Vietnamese Civil War of 1789–1802

The Vietnamese Civil War of 1787–1802, or Tây Sơn–Nguyễn Civil War 1787–1802, was a conflict fought between two Vietnamese factions, the Tayson in the north, and the Nguyen loyalists in the south, both intended to unify the realm. Following the Tây Sơn rebellion (1771–1789), the kingdom of Dai Viet was partitioned into three regions unionized by the Tây Sơn brothers Nguyen Nhac, Nguyen Hue and Nguyen Lu. Nguyen Phuc Anh, a Nguyen Prince and descendant of the annihilated Nguyen lord family that once been overthrown by the Tây Sơn in the 1770s, returned to Vietnam in 1787 after spending years of exile in Thailand , to rally loyalists for his support against the Tây Sơn. With intercessions from his Alliance, Nguyen Anh and the Nguyen loyalists effectively defeated the Tây Sơn, dismantled the Tây Sơn regime, conquered the whole realm, and established the unified Vietnamese state in 1802.[1]

Vietnamese Civil War of 1787–1802
Part of Tây Sơn wars
Vietnam at the end of 18th century (Vi).png
Political division of Vietnam at the end of the 18th century:
  Territory controlled by Nguyễn Huệ
  Territory controlled by Nguyễn Nhạc
  Territory controlled by Nguyễn Lữ, later recaptured by Nguyễn Ánh in 1787
Date1787 – 20 July 1802
Location
Result

Nguyễn loyalists victory

Belligerents
Tây Sơn dynasty
Chinese pirates
Nguyen loyalists
Chinese Vietnamese

Supported by:

Commanders and leaders
Nguyễn Nhạc
Nguyễn Huệ
Cảnh Thịnh  Executed
Trần Quang Diệu  Executed
Ngô Văn Sở  Executed
Vũ Văn Dũng  Executed
Bùi Thị Xuân  Executed
Po Tisuntiraidapuran  Executed
Chen Tianbao
Zheng Yi
Mo Guanfu
Zheng Qi  Executed
Nguyễn Phúc Ánh
Nguyễn Phúc Cảnh
Lê Văn Duyệt
Pierre Pigneau de Behaine
Nguyễn Văn Thành
Trịnh Hoài Đức
Trương Tấn Bửu
Nguyễn Huỳnh Đức
Po Ladhuanpuguh
Jean-Baptiste Chaigneau
Jean-Marie Dayot
Olivier de Puymanel

BackgroundEdit

 
1760 Map of Dai Viet kingdom: Đàng Ngoài (Tonkin) & Đàng Trong (Cochinchina)

From the 16th to 18 century, the Vietnamese realm of Dai Viet after had been loomed by a series of civil wars and social unrest, was effectively partitioned into two semi-autonomous entities, Đàng Ngoài and Đàng Trong, ruled by the rivalry Trinh and Nguyen Phuc families on behalf of the Le Duy dynasty. The Tayson rebellion led by three Tayson brothers Nguyen Nhac, Nguyen Hue and Nguyen Lu broke out at the Nguyen-controlling town of An Khe in 1771 eventually became a massive blow and brought the three ruling families to a comma.[2] A Nguyen Prince who was the only one who survived a Tây Sơn massacre in 1777, Nguyen Phuc Anh, was able to escape to Siam with assistance from Pierre Pigneau de Behaine, a prominent French Catholic bishop. Nguyen Nhac established himself as a monarch in 1778. In 1781 Nguyen Anh returned and attacked Nguyen Nhac with six Portuguese mercenary galleons, but was defeated and was forced to depart to Siam.[3] The Siamese king Rama I showed his clemency to restore Nguyen Anh as he allied with the Nguyen prince and married Nguyen Anh's niece. In January 1785 the Siamese and Nguyen loyalists again were annihilated by Tayson fleet while were trying to retake Saigon, this time was Nguyen Hue commanding the Tây Sơn.[4] In 1786, after having destroyed the Trinh family in the north and brought the Le Duy dynasty behind their heels, the Tayson brothers divided the kingdom into three parts: north to Nguyen Hue, central to Nhac and south to Lữ.[5][6] Two years later Nguyen Phuc Anh and his comrade Pigneau de Behaine, had signed the alliance treaty of Versailles with French monarch Louis XVI in November 1787, and then returned to Bangkok in 1788, then reached Saigon with 14 French officers, 360 soldiers, and 125 sailors. Cochinchinese (southern Vietnam) landlords, aristocracy class, and Chinese merchants, immediately revolted and joined the Nguyen loyalists. They were able to force the Tayson king of Saigon, Nguyễn Lữ, to flee to the north.[7][8] The Nguyen Prince sought to establish his rule over the Mekong Delta, strengthen his military and prepare new campaigns against the Taysons. He dispensed the peasants lands, exchanging rice for weapons, and recruited mercenaries from his allies in India, Thailand, Cambodia, Java, to the Philippines.[9][10] At the same time, Tayson senior leader Nguyen Hue, now known as Quang Trung, has just liquidated an Chinese intervention in northern Vietnam, consolidated Taysons control over Tonkin and upper Cochinchina (encompass modern-day North and Central Vietnam).[11]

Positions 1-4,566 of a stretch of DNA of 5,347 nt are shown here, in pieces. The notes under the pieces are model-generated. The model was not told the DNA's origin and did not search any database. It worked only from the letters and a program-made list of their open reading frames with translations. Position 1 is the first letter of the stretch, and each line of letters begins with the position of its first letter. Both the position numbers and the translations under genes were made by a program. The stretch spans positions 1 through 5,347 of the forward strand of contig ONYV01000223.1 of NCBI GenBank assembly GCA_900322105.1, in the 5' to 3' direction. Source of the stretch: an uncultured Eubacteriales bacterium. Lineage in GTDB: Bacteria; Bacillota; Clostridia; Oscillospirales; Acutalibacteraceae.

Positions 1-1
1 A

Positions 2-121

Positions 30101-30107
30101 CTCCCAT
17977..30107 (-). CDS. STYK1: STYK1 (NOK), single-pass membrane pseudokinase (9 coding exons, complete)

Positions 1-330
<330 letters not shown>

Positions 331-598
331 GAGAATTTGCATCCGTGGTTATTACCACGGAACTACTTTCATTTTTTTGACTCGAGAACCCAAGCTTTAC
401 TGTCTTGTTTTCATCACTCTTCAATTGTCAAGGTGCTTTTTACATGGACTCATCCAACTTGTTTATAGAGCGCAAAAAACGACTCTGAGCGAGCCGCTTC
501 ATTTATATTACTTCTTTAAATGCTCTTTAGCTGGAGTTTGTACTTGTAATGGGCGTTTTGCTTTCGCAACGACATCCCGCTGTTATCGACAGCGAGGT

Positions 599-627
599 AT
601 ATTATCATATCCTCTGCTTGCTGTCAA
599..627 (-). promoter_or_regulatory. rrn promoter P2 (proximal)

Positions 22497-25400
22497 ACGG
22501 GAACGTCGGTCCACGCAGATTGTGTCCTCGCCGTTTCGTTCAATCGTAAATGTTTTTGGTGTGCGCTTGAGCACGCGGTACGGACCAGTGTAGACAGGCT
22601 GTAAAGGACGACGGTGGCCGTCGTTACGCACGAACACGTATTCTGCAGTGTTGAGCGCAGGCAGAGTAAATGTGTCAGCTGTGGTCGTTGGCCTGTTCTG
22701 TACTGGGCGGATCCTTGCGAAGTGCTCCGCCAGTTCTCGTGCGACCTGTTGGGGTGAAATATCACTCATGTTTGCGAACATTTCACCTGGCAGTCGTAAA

Quang Trung's offensives, 1790–1791Edit

 
Statue of Quang Trung or Nguyen Van Hue, younger brother of Nguyen Nhac

After accomplished his victory over Tet 1789 against the Chinese interventionists, Quang Trung made peace with them in 1790.[12] In later the same year he decided to strike and dislodge the Nguyen loyalists first. Quang Trung launched an invasion of Vientiane, which was a Siamese tributary kingdom. 50,000 Tayson troops sacked Vientiane while were trying to outflank Nguyen Anh from the northwest.[13] In autumn next year, the Tayson ruler with 10,000 troops led a further attack on Luang Phrabang and series of incursions of the Thai-Lao border before withdraw.[14] His invasions of Laos made King Nanthasen seek an alliance with Nguyen Anh in 1792.[15] Seemed fruitless due to defeats in Laos, Quang Trung turned his strategy into a war of attrition while conscripting all available men from 18 to 61 into the army and preparing for a new massive offensive against the Nguyen that would be determined in 1793. Even so, he was believed to plan another massive invasion of Southern China, assisted by the Chinese pirates.[16] Unexpectedly, the Tayson leader died on 16 September 1792, left his 10-year-old heir Nguyen Quang Toan and the Tayson regime in a turbulent setting. The death of Quang Trung also was the turning tide of the civil war that the Tayson never launched any further major attack on their enemies.[8] The next year, his older brother and the senior leader of the Tayson, Nguyễn Nhạc, died at the age of fifty.[17]